What Do I Need to Know about my Blood Pressure?

About blood pressure

Anyone who has a doctor’s appointment almost always has their blood pressure taken. You’ve most likely had this experience, but maybe don’t even pay attention to the number.

Blood pressure refers to the pressure applied by the circulating blood against the walls of the blood vessels. The normal blood pressure ranges from less than 120 systolic and less than 80 diastolic pressure. Anything above or below this normal range is referred to as high or low blood pressure that can result in significant medical problems.

What are the Causes of High or Low Blood Pressure?

Several factors play a role in the development of irregular blood pressure — including genetics, lifestyle, diet, and age. Additionally, other lifestyle and medical conditions impact blood pressure.


Increased salt or fat intake increases blood pressure, while a diet deficient in Vitamin B12, folate, or iron might decrease your blood pressure.

Chronic Medical Conditions

Hormonal and kidney problems, high cholesterol, and diabetes might result in hypertension. On the other hand, allergies, anemia, or neurological disorders might lower your blood pressure.


A family history of raised or lowered blood pressure might predispose you to have blood pressure issues.


Some birth control medicines also cause high blood pressure.


Obesity is a key risk factor for hypertension. Shedding some pounds can help manage high blood pressure. 


Stress and anxiety can increase blood pressure. Taking rest can aid in lowering it down. 


Low blood pressure is frequently encountered during the first trimester of pregnancy.

Complications of Hypertension

High blood pressure damages the lining of the arteries, making them prone to plaque formation. This results in the narrowing of these arteries. Hypertension predisposes one to multiple diseases such as heart failure, chronic renal diseases, arrhythmias, heart valvular diseases, aortic syndromes, and dementia. In addition to these, hypertension is also a major risk factor for stroke.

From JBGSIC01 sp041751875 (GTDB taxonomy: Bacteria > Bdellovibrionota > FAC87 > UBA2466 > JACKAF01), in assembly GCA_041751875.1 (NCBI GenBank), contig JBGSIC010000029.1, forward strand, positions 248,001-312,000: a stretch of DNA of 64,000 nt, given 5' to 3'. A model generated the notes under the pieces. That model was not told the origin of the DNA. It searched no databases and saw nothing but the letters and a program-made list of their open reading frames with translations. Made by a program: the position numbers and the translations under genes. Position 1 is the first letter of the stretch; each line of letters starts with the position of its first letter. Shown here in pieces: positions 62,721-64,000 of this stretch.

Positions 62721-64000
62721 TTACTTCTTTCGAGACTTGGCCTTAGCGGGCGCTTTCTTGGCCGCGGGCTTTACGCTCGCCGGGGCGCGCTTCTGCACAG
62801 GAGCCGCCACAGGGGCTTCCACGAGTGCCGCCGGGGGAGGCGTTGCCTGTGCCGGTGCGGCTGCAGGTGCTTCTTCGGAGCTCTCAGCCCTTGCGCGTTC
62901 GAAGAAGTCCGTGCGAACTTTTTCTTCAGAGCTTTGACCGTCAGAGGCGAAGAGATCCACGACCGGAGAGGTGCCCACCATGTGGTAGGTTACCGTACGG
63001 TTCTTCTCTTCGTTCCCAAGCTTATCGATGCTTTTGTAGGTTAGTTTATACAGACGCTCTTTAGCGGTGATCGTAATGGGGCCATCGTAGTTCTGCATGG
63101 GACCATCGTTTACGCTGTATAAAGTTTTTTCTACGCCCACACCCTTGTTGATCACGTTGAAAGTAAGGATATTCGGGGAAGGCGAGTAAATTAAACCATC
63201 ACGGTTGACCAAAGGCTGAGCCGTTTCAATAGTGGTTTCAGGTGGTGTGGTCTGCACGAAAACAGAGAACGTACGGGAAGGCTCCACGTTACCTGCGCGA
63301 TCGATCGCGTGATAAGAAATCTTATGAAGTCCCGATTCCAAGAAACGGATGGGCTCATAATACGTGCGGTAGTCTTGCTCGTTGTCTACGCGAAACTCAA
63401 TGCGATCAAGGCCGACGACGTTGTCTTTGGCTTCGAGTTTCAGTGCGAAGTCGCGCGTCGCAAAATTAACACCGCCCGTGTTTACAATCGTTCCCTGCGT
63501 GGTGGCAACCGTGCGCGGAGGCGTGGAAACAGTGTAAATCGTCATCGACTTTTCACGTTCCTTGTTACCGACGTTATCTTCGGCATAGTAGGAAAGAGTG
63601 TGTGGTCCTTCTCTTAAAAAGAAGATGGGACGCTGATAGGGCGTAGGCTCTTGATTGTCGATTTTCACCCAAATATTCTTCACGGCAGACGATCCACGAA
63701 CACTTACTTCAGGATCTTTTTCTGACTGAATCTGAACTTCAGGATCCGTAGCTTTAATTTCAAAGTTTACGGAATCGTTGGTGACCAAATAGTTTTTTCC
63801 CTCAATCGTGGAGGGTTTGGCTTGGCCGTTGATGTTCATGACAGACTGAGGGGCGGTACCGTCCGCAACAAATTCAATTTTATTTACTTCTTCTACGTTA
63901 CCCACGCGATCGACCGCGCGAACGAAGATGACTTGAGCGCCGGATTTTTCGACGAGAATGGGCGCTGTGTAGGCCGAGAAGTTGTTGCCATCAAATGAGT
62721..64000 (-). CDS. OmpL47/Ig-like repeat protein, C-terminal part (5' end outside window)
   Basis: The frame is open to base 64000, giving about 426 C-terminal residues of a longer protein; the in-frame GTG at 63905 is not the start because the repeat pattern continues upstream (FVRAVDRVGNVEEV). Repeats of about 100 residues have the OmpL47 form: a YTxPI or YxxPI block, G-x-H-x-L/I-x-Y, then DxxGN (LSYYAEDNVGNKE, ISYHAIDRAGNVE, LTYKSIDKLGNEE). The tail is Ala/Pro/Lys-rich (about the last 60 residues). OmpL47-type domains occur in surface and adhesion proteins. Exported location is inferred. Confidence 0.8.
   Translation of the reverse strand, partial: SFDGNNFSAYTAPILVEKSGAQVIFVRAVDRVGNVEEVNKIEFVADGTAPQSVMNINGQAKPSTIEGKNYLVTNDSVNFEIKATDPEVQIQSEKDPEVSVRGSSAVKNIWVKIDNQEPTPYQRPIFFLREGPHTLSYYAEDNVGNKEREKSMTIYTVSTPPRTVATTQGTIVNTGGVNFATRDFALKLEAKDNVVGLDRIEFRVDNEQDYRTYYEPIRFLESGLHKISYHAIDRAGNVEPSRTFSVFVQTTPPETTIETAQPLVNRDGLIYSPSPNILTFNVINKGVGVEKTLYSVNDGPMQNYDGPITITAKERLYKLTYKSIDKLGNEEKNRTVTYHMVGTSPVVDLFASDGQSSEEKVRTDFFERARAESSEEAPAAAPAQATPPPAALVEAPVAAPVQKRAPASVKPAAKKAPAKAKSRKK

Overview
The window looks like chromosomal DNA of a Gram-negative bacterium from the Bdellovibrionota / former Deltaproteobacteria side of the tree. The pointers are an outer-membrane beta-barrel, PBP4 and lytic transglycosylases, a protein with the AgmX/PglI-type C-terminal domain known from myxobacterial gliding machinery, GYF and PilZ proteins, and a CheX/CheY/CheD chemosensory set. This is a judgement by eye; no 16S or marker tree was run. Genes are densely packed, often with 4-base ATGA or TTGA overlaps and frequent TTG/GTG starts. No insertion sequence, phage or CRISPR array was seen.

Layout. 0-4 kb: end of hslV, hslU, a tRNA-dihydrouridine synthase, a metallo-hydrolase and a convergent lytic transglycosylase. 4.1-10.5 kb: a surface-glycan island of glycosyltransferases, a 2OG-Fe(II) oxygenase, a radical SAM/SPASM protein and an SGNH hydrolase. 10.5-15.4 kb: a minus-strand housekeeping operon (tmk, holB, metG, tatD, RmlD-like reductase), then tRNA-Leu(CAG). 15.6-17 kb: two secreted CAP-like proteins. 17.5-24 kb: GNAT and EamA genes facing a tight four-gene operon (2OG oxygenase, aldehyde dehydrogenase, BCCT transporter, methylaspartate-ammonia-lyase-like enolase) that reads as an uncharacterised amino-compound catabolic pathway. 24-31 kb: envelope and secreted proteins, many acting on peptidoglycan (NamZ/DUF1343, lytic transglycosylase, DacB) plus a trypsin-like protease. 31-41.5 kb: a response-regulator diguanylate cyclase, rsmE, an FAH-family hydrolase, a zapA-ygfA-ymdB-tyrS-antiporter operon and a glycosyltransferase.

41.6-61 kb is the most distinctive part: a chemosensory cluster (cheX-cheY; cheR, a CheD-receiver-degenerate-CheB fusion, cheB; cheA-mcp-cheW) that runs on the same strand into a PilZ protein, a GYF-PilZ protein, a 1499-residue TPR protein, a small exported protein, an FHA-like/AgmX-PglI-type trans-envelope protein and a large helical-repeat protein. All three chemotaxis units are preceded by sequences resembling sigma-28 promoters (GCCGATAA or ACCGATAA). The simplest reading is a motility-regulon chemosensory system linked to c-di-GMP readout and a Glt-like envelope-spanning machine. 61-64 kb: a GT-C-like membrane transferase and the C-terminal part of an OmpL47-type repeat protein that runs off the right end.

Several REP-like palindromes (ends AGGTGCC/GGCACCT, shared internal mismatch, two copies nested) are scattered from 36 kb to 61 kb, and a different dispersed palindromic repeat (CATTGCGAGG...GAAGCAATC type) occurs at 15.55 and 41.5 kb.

The use of antihypertensive drugs allows us to prevent these adverse outcomes. Hypertension is related to an increased incidence of both ischemic and hemorrhagic stroke.

Early Detection of High Blood Pressure

High blood pressure or hypertension is one of the major causes of death and disability around the world. Results from the Canadian Health Measures Survey showed that, among adults aged 20 to 79 years, 23% of females and 24% of males had hypertension. This means that their BP measured about greater than or equal to 140/90 mm of Hg. While those aged 20-39 were less aware, not frequently screened or treated for raised blood pressure. Awareness and regular monitoring of blood pressure play a vital role in reducing adverse effects and helps in making early lifestyle changes. 

Lifestyle Changes for Blood Pressure and Heart Health

Measures such as following a proper balanced diet and exercise can help maintain a healthy lifestyle. Cutting down on alcohol consumption and consulting your healthcare provider about ongoing medications and their side effects might help you manage your blood pressure.

Quitting nicotine also has a major effect on your health. Smoking can be dangerous for your heart and lungs as well. Moreover, increased physical activity and potassium intake, weight loss, and reduced salt intake have shown promising results.

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